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Simmons contacted counsel in 2011, claiming that he developed Guillain-Barre Syndrome as a result of his 2010 flu vaccination. He provided his vaccination record. Counsel agreed to represent him. Counsel was subsequently unable to contact Simmons and sent a letter in 2013, stating that their attorney-client relationship had terminated. That letter was returned as undeliverable. Nearly two years later, shortly before the limitations period on his Vaccine Act claim would expire, Simmons contacted counsel’ and expressed that he would like to proceed. Counsel spoke with Simmons one additional time. The next day, on October 22, 2013, counsel filed Simmons’s petition, without any medical records or other supporting evidence. In January 2014, the special master ordered counsel to produce medical records. Counsel stated that counsel had again lost contact with Simmons and was unable to acquire those records. The master dismissed the case for failure to prosecute. Counsel then filed petitions seeking $8,267.89 in fees and costs. The master noted that because there was no direct evidence of bad faith and counsel had a vaccination receipt, counsel had satisfied the good faith and reasonable basis requirements and awarded fees. The Claims Court and Federal Circuit disagreed. The master erred in finding that counsel had a reasonable basis for Simmons’s claim. The fact that the statute of limitations was about to expire did not excuse counsel’s obligation to show some basis for the claim that Simmons suffered Guillain-Barre beyond their conversations. View "Simmons v. Secretary of Health and Human Services" on Justia Law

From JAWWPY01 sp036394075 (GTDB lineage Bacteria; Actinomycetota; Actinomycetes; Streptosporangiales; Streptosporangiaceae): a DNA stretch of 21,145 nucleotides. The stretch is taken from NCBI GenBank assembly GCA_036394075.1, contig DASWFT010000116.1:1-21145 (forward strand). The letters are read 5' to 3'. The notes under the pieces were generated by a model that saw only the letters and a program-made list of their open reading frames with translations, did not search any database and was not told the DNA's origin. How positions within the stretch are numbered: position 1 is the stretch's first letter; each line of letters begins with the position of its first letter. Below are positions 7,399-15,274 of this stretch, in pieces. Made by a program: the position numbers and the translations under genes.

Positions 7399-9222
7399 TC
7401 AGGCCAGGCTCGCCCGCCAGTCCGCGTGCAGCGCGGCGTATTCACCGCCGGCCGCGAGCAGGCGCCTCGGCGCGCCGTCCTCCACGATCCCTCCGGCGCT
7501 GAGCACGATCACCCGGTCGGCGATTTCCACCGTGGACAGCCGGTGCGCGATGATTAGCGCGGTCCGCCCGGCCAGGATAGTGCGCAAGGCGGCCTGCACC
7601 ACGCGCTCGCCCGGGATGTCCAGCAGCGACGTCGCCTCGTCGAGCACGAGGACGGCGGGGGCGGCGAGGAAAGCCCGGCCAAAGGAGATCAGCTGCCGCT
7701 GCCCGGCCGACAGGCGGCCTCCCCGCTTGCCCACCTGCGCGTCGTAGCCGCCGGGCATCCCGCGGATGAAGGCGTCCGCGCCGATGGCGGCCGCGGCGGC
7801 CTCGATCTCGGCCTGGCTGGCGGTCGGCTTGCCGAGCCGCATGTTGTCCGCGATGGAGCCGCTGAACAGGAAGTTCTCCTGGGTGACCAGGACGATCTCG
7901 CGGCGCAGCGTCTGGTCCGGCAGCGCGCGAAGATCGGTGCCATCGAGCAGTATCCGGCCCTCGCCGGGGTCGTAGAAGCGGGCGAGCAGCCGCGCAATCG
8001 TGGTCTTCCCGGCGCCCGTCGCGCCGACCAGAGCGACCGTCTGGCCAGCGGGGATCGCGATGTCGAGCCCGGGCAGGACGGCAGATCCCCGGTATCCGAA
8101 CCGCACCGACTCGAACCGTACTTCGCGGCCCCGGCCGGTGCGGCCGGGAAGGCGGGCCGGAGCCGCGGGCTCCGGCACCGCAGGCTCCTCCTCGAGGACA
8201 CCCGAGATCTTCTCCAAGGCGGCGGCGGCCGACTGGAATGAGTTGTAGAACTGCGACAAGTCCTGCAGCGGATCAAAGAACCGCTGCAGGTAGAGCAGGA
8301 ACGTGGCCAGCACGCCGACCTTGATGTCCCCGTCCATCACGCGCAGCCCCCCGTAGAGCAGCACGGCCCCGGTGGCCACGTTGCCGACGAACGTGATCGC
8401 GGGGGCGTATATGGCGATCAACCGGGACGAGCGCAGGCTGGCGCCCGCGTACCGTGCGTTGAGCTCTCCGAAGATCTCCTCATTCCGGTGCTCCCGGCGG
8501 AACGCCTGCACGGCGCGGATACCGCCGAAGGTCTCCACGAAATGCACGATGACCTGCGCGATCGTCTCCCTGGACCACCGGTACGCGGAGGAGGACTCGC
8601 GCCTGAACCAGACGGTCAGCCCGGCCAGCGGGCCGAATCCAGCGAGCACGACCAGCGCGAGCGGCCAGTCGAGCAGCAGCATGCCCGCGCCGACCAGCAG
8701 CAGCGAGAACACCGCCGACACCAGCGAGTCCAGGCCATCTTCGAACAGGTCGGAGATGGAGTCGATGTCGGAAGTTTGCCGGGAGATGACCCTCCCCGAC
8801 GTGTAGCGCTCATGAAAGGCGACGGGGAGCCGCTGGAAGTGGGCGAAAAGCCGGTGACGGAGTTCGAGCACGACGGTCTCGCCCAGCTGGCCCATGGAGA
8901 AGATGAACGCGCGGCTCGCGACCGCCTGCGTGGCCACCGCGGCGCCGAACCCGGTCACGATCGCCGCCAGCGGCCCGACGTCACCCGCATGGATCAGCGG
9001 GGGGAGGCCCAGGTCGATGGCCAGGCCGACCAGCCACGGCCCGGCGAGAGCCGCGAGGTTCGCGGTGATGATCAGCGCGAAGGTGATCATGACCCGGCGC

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TRICARE provides current and former members of the military and their dependents' medical and dental care. Hospitals that provide TRICARE services are reimbursed under Department of Defense (DoD) guidelines. TRICARE previously did not require, DoD to use Medicare reimbursement rules. A 2001 amendment, 10 U.S.C. 1079(j)(2), required TRICARE to use those rules to the extent practicable. DoD regulations noted the complexities of the transition process and the lack of comparable cost report data and stated “it is not practicable” to “adopt Medicare OPPS for hospital outpatient services at this time.” A study, conducted after hospitals complained, determined that DoD underpaid for outpatient radiology but correctly reimbursed other outpatient services. TRICARE created a process for review of radiology payments. Each plaintiff-hospital requested a discretionary payment, which required them to release “all claims . . . known or unknown” related to TRICARE payments. Several refused to sign the release and did not receive any payments. Although it discovered calculation errors with respect to hospitals represented by counsel, TRICARE did not recalculate payments for any hospitals that did not contest their discretionary payment offer. The Claims Court dismissed the hospitals’ suit. The Federal Circuit reversed in part, finding that they may bring a claim for breach of contract but may not bring money-mandating claims under 10 U.S.C. 1079(j)(2) and 32 C.F.R. 199.7(h)(2) because the government’s interpretation of the statute was reasonable. View "Ingham Regional Medical Center v. United States" on Justia Law